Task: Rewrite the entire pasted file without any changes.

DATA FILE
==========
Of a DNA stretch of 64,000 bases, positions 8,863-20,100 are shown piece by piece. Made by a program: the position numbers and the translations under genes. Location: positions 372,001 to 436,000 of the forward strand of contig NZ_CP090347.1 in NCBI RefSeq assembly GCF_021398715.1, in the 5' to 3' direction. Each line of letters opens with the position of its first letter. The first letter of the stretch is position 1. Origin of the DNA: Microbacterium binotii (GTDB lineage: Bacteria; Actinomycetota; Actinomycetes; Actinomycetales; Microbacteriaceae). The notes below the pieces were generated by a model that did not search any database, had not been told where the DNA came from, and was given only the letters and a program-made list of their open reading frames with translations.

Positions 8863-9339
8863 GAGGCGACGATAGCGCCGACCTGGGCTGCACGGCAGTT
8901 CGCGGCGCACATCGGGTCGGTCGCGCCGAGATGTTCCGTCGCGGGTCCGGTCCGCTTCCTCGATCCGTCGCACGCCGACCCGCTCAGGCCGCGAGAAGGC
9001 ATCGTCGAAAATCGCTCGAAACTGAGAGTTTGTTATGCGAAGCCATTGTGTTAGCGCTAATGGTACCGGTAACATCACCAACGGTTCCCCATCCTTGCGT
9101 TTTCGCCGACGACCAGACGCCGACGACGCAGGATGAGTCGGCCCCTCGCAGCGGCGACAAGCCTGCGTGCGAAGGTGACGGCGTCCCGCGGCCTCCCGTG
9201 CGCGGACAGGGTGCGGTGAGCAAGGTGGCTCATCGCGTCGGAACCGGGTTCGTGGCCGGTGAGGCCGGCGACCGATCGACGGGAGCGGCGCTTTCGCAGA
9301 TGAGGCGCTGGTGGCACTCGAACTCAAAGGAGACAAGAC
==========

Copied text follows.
Of a DNA stretch of 64,000 bases, positions 8,863-20,100 are shown piece by piece. Made by a program: the position numbers and the translations under genes. Location: positions 372,001 to 436,000 of the forward strand of contig NZ_CP090347.1 in NCBI RefSeq assembly GCF_021398715.1, in the 5' to 3' direction. Each line of letters opens with the position of its first letter. The first letter of the stretch is position 1. Origin of the DNA: Microbacterium binotii (GTDB lineage: Bacteria; Actinomycetota; Actinomycetes; Actinomycetales; Microbacteriaceae). The notes below the pieces were generated by a model that did not search any database, had not been told where the DNA came from, and was given only the letters and a program-made list of their open reading frames with translations.

Positions 8863-9339
8863 GAGGCGACGATAGCGCCGACCTGGGCTGCACGGCAGTT
8901 CGCGGCGCACATCGGGTCGGTCGCGCCGAGATGTTCCGTCGCGGGTCCGGTCCGCTTCCTCGATCCGTCGCACGCCGACCCGCTCAGGCCGCGAGAAGGC
9001 ATCGTCGAAAATCGCTCGAAACTGAGAGTTTGTTATGCGAAGCCATTGTGTTAGCGCTAATGGTACCGGTAACATCACCAACGGTTCCCCATCCTTGCGT
9101 TTTCGCCGACGACCAGACGCCGACGACGCAGGATGAGTCGGCCCCTCGCAGCGGCGACAAGCCTGCGTGCGAAGGTGACGGCGTCCCGCGGCCTCCCGTG
9201 CGCGGACAGGGTGCGGTGAGCAAGGTGGCTCATCGCGTCGGAACCGGGTTCGTGGCCGGTGAGGCCGGCGACCGATCGACGGGAGCGGCGCTTTCGCAGA
9301 TGAGGCGCTGGTGGCACTCGAACTCAAAGGAGACAAGAC